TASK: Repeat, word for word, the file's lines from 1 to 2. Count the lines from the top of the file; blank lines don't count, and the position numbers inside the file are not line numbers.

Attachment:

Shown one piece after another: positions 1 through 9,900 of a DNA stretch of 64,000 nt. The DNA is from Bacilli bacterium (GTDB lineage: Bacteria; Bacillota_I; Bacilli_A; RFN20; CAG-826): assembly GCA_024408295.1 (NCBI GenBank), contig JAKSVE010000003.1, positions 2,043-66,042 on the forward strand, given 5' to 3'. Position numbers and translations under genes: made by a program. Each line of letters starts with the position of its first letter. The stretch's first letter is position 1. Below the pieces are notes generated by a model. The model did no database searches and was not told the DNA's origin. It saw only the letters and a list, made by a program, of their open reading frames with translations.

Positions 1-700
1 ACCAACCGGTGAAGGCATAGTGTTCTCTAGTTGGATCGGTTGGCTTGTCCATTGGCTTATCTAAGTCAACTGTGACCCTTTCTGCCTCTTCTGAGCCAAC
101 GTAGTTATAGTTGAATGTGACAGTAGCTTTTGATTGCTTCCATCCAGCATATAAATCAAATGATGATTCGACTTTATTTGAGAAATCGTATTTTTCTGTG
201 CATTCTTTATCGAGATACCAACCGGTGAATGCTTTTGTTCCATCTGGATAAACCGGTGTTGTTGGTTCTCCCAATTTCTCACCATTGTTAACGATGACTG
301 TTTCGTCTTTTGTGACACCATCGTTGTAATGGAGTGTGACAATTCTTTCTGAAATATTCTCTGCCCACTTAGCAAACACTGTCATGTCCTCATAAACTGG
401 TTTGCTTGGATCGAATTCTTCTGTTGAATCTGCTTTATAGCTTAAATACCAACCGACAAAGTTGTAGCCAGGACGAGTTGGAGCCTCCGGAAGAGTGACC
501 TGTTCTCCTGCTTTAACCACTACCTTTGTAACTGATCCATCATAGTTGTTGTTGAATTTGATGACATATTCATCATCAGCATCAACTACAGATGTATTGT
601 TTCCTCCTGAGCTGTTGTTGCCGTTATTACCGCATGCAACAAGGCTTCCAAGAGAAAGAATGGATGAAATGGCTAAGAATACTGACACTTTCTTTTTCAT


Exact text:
Shown one piece after another: positions 1 through 9,900 of a DNA stretch of 64,000 nt. The DNA is from Bacilli bacterium (GTDB lineage: Bacteria; Bacillota_I; Bacilli_A; RFN20; CAG-826): assembly GCA_024408295.1 (NCBI GenBank), contig JAKSVE010000003.1, positions 2,043-66,042 on the forward strand, given 5' to 3'. Position numbers and translations under genes: made by a program. Each line of letters starts with the position of its first letter. The stretch's first letter is position 1. Below the pieces are notes generated by a model. The model did no database searches and was not told the DNA's origin. It saw only the letters and a list, made by a program, of their open reading frames with translations.

Positions 1-700